The first time I tried to format an ebook I got so confused it took me three days to get it right. But it doesn’t have to be that way, even for the less technologically capable among us.
This week I’ve been going through some of my backlist, selecting a few titles and having to suffer the stress of formatting them for digital. Now, formatting for digital is very different to formatting for submission and for print (I’ll do a blog on those later) but it’s not as scary as it seems.
The main thing you have to remember is not to worry about the little things at the start. By this I mean – get the main body of text sorted first and then worry about your chapter headings etc.
A few things before we start though. If, like me, you were taught to type back in the old days you will most likely use two spaces after punctuation, underline words that should be in italics and put a # where there’s a break.
To deal with this : if you use Word then use the find and replace tool here, Ctrl+f, and put two spaces in the ‘find’ box, and then one space in the ‘replace’ box. Hit replace all.
To deal with the # do the same thing, but put something like *** in the ‘replace’ box. It’s just prettier.
To deal with the underlined text, sorry, but you are going to have to go through it and change it bit by bit. That said, it shouldn’t be a big deal, as there shouldn’t be THAT many italics in your MS.
Also, you should have used the ‘insert new page’ rather than hit enter repeatedly to start a new chapter.
Now, on to the document as a whole. This is where things get really simple.
1. Select all text, change to 12pt Times (most readers have their own default fonts, so it doesn’t really matter what font you use, but distributors like SmashWords can’t read a font over 18pt, so stick to 10 or 12 pt.
2. If you have used spaces, like 5, for an indent, select the whole text and find and replace those 5 spaces with no space – leave the ‘replace box’ blank. This also applies to double spaces. To remove tabs used for indent you can enter ^t in the ‘find’ box and leave the replace box blank (or see below)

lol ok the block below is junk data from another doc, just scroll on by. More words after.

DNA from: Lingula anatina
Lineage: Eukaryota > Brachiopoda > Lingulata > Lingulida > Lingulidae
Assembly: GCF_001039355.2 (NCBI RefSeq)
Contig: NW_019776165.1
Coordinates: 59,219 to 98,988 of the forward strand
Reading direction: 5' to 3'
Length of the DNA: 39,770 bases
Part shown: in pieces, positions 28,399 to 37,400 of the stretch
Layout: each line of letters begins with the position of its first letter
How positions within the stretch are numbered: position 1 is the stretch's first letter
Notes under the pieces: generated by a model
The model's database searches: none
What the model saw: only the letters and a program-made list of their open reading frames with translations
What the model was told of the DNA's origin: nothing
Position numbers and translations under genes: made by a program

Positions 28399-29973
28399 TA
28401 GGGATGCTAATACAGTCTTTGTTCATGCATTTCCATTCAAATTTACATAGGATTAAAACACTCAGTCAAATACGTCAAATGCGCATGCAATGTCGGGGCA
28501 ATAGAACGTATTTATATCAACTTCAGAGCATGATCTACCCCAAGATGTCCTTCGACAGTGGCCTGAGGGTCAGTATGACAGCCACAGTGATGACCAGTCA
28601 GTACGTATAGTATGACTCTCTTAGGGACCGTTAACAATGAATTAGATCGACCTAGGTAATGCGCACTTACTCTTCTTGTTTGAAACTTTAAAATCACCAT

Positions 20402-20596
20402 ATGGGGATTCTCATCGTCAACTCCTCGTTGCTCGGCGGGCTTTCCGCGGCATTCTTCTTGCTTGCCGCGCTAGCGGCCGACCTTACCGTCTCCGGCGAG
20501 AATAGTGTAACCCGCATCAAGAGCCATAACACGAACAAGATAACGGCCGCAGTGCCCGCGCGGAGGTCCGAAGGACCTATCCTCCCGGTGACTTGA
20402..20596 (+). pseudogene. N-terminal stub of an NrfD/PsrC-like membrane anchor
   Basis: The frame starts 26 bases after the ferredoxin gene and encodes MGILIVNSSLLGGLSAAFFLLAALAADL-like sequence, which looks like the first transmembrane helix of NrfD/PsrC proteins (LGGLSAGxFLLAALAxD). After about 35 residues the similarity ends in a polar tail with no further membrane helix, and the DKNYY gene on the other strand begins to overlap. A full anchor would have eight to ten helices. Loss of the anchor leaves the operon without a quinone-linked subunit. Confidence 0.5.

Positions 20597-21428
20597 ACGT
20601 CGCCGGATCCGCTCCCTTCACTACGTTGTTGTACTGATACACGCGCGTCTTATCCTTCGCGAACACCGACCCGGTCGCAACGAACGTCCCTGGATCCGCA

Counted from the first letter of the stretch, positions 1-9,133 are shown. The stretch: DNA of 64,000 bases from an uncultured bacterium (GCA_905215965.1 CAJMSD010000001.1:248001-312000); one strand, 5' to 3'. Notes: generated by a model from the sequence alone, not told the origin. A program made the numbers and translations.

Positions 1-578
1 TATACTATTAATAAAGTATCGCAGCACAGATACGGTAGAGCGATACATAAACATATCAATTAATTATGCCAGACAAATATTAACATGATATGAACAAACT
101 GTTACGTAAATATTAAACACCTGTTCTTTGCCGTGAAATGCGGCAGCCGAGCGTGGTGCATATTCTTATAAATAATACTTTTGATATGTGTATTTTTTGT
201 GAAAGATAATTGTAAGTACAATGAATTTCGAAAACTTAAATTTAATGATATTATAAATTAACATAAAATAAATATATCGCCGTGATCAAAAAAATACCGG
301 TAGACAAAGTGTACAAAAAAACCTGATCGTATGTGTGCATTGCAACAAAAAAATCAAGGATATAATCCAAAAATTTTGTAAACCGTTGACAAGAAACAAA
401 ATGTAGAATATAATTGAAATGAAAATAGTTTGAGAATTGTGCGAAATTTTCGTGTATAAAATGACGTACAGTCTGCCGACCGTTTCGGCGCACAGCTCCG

3.This step is for those who have used tabs or autoformat – Select all text and, in the heading bar of word – it’s beside the size and font bar at the top of the screen and usually reads something like ‘normal’ or ‘heading’ – open the drop down and select ‘clear formatting’ this will remove all double spacing, tabs etc, making your MS single spaced, left indented and looking like shit. Not to worry though, help is at hand.
4. Select all text, click on ‘format’ and then ‘paragraph’ in the ‘special’ box at indent click on ‘left’ and then select the indent of your choice. I usually use 1cm as this doesn’t convert too big on most readers.
5. and this is the boring bit – you need to start at the start of your MS and go through it again, centre justify anything that needs it, such as copyrights, titles, chapter headings and ***
6. You should note that and space greater than 4 line breaks shows up as a blank page on some ereaders, and so Smashwords will not accept them. Make sure you have a check that you haven’t hit enter more than 3 times at any one stage.
7. I also find that making sure you hit enter once or twice after a chapter break, before hitting insert new page, prevents the text from smooshing together on screen.
8. Don’t forget your copyright page. SmashWords also require you to put ‘Smashwords Edition’ on the copyright page, so it would look like:
by An Author
Copyright (c) An Author 2011
For the Kindle edition you can just remove the ‘Smashwords Edition’
And that’s it folks. It should only take you 15 mins or so. Tops.
Have fun, and I’ll update with print and pdf formatting later in the week.